On 16 March 2015, Lord Lisvane, who as Sir Robert Rogers served as Clerk of the House of Commons 2011-14, reflected upon the 2010 Parliament and speculated about potential future changes in Westminster at a Constitution Unit seminar held in the House of Lords. Fathma Khalid reports on the event.
With the May 2015 election fast approaching, Lord Lisvane was invited by the Constitution Unit to reflect on the outgoing parliament. Robert Hazell, Director of the Unit, introduced Lord Lisvane as the unofficial star of Michael Cockerell’s Inside the Commons documentary TV series. Having worked for the House of Commons service since joining in 1972, Lord Lisvane is extremely well placed to present this ‘end-of-term report’ on the 2010 Parliament. He set the scene by pointing out that this parliament formed at a time when the MPs expenses scandal was still raw in the public memory. 227 new members brought a breath of fresh air to the chamber, invigorating the House with enthusiasm and a renewed outlook. The 2010 Parliament was ‘the most rebellious of modern times’, which Lord Lisvane thought was a good sign of a healthy legislature, although he recognised that this may have been due to the nature of coalition. The 2013 defeat of proposed military action in Syria displayed parliamentary confidence and it had repercussions in France and the US.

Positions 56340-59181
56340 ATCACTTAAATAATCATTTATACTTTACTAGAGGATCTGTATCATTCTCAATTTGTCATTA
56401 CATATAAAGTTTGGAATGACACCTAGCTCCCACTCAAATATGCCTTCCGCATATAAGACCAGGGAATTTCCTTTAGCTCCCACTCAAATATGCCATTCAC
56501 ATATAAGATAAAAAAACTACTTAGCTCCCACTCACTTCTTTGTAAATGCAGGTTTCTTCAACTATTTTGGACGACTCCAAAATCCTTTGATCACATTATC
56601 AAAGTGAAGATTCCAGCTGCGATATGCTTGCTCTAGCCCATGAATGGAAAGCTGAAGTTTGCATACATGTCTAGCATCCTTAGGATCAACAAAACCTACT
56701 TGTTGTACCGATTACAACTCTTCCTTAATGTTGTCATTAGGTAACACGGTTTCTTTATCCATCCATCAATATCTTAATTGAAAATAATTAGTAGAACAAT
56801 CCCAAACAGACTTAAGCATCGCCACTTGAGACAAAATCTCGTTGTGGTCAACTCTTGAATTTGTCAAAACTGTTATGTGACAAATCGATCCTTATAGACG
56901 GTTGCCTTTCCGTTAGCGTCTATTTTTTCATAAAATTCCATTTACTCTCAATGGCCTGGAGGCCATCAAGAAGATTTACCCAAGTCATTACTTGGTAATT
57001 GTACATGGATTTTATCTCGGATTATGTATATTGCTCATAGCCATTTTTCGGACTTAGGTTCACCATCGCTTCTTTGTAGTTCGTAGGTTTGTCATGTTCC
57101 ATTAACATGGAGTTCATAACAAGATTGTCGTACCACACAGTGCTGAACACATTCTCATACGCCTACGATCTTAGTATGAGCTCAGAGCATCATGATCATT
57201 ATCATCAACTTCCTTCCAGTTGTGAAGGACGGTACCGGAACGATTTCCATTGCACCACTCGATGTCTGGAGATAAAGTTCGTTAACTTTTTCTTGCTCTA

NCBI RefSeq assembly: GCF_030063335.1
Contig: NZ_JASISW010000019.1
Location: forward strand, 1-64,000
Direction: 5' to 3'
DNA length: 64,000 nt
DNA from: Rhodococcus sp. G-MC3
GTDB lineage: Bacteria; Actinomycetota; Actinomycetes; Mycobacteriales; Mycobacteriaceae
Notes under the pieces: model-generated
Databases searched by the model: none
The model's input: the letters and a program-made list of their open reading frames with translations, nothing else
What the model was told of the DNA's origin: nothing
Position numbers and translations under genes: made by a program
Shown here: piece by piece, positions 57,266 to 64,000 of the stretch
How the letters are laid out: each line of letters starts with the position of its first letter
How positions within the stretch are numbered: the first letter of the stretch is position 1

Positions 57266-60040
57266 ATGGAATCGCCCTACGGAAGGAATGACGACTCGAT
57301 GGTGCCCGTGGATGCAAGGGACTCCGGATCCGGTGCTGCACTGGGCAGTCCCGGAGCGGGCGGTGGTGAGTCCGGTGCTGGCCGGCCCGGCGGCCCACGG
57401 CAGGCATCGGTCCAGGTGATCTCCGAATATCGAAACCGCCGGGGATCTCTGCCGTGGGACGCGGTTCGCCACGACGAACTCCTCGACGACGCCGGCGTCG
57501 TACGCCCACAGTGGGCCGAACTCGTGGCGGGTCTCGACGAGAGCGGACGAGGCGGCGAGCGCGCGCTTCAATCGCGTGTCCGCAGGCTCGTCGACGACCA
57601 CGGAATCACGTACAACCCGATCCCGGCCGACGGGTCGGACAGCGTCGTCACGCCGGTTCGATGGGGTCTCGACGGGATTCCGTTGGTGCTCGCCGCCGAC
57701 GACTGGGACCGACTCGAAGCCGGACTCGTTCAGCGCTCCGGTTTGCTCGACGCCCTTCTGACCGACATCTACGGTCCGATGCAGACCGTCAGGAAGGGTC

Lord Lisvane focused on the many changes that have taken place in parliament over the last five years. Deputy speakers and select committee chairs were elected for the first time in 2010. The Backbench Business Committee was created based on the Constitution Unit’s own research (see here and here). Additionally, the Fixed Term Parliament Act was introduced and further changes were made to members’ sitting hours.